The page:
Chances are that if you are reading this, it’s likely that you were first introduced to Future Islands thanks to their now infamous appearance on The Late Show with David Letterman in March 2014. The landmark performance of single ‘Seasons (Waiting On You)’ went viral but its appeal was something that predated YouTube. The thrill of seeing a band announce themselves to the world with one iconic appearance on a television show. The Smiths on Top of the Pops, U2 playing at Live Aid, Nirvana on The Word. Sometimes the combination of an iconic appearance on television can do more for a band’s profile than a years worth of touring. And Future Islands certainly made their moment count. Pretty much unknown outside of the world of Pitchfork-reading music geeks, frontman Samuel T. Herring gave a performance full of broiling passion and a palpable ‘last chance saloon’ flavour. And why not? If not now, then when? Three albums and nearly 1000 shows into a career that hadn’t taken them off the toilet circuit of the United States, Future Islands first appearance on television created buzz for their then upcoming album and led to them playing at sold out venues in the UK and Europe.
Herring is the focus, there’s no question. As good a track as ‘Seasons’ is, it was ‘The Moves’ that were the talking point on Twitter and the blogosphere. One theory was that he was somehow holding the band prisoner, forcing them to back his club singer croon with synths and bass. Neil Diamond fronting Joy Division. The spirit of GG Allin lived on in the unexpected guttural roars. He lived the performance, miming the actions for the word ‘taste’, slapping his chest when singing about himself himself. You could tell by his wild eyes. He meant it, maaaan. Letterman loved it, and referenced the performance in subsequent shows. And Herring and Co. were off and running. Album ‘Singles’ was a success, appearing in the higher reaches of many end of year polls.
Coming full circle, the band’s first post-‘Singles’ release was launched via their second Letterman appearance. Musically, the track is more subdued than much of the material on ‘Singles’ but still has an intense smoulder, despite the intro sounding like a cross between early Depeche Mode and ‘Hazard’ by Richard Marx. Yeah I said it. Vocally and lyrically, there is a bruised, naked masculine vulnerability in Herring’s pleas. ‘I take my licks like a man’, he sings, half defiant, half beaten. ‘Is this love?/Or the love of the chase’. After four albums of heartbreak, Herring is still an old fashioned romantic. This Letterman performance was very similar to their breakthrough, Herring dancing in a near identical manner but this time seeming much more relaxed and confident. Without the shock of the new, it’s just as well the track holds up as a decent indie pop song. There are better tracks to be found in their back catalogue but ‘The Chase’ works as a release to keep the band fresh in minds and perhaps give a taste of what is to come in the future. The immediate future includes support slots for that other indie hip swinger who dabbles in the whole vulnerability thing, Morrissey. It’s a good fit.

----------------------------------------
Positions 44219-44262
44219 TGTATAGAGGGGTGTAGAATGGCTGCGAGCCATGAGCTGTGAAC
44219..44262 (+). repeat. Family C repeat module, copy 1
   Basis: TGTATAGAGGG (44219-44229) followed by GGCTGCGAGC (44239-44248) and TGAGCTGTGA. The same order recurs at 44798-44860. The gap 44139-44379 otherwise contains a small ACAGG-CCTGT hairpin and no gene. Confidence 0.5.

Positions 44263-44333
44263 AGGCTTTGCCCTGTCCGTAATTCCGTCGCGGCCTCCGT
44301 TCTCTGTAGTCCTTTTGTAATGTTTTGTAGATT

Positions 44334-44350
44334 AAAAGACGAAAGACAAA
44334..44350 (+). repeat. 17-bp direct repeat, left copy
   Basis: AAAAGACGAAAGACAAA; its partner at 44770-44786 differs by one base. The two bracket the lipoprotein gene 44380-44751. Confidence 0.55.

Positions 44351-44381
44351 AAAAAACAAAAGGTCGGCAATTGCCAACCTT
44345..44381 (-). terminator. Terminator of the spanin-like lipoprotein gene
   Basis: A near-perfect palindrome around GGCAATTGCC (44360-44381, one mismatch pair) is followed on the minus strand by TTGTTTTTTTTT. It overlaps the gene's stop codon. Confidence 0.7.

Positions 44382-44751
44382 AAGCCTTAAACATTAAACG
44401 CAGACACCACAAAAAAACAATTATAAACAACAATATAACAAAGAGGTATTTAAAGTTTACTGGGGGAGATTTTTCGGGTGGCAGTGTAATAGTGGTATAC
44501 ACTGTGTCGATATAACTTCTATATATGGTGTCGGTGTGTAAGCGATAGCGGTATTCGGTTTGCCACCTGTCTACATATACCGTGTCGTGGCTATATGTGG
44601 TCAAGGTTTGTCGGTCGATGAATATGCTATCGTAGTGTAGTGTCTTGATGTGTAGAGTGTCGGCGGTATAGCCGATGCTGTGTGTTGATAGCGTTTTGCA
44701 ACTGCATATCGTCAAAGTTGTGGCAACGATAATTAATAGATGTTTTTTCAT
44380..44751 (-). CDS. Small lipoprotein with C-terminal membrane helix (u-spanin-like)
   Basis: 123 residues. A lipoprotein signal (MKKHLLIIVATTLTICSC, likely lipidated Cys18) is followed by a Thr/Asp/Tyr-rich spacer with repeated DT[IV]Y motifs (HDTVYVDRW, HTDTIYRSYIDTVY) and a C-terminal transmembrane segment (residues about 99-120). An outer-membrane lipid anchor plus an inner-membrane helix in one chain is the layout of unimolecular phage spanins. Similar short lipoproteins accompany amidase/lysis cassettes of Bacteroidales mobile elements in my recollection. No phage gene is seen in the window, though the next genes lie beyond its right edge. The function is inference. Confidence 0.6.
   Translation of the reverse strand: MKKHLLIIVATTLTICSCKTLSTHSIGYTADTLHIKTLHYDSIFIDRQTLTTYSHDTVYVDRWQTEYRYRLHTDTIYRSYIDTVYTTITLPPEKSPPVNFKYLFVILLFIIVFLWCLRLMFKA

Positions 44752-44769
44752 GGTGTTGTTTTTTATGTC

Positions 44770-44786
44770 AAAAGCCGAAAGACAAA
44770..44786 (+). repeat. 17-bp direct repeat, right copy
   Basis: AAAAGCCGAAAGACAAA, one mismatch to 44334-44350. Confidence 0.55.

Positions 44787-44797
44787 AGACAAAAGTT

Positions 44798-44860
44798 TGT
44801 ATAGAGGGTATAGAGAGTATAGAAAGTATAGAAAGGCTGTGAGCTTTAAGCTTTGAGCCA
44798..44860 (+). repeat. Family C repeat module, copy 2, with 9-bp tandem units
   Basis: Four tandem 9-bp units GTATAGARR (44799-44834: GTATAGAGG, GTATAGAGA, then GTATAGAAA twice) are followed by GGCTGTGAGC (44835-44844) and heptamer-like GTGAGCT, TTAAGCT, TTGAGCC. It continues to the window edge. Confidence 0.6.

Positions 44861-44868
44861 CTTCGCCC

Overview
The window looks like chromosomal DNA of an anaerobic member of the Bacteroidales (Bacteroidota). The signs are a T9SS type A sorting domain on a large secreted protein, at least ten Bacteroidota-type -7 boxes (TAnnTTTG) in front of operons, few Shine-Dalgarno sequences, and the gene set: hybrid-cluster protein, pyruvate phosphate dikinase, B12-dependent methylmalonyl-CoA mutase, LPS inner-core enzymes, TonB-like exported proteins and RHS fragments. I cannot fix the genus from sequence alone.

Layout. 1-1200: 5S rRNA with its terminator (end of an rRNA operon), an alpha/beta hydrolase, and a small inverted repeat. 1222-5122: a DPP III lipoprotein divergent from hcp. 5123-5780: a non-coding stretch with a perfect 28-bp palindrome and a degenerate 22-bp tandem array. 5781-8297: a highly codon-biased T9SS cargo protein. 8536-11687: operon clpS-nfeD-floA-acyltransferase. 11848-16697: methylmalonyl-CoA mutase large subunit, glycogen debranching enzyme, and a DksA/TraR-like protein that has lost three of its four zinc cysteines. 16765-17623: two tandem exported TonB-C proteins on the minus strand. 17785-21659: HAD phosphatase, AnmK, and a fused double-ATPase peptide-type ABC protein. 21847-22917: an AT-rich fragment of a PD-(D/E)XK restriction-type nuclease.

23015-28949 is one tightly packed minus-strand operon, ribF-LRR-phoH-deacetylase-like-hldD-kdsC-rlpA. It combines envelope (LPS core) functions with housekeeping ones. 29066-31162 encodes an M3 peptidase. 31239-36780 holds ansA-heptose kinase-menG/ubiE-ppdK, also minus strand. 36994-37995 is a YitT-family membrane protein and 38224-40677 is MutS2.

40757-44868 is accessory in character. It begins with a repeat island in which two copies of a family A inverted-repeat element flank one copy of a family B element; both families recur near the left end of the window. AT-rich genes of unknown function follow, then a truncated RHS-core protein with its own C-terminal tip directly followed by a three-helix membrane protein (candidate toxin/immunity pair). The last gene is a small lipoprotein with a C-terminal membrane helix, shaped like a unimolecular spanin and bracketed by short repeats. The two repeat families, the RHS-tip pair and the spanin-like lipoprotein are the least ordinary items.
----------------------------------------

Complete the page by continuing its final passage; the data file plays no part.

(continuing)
‘The Chase’ b/w ‘Haunted By You’ is available on 7’ vinyl through 4AD on June 30th, available for download via iTunes now.
Future Islands seemingly never ending tour returns to the UK in September. Having twice now purchased tickets for their two previous Glasgow shows then subsequently had to sell them due to other commitments, I’m determined to make it this time….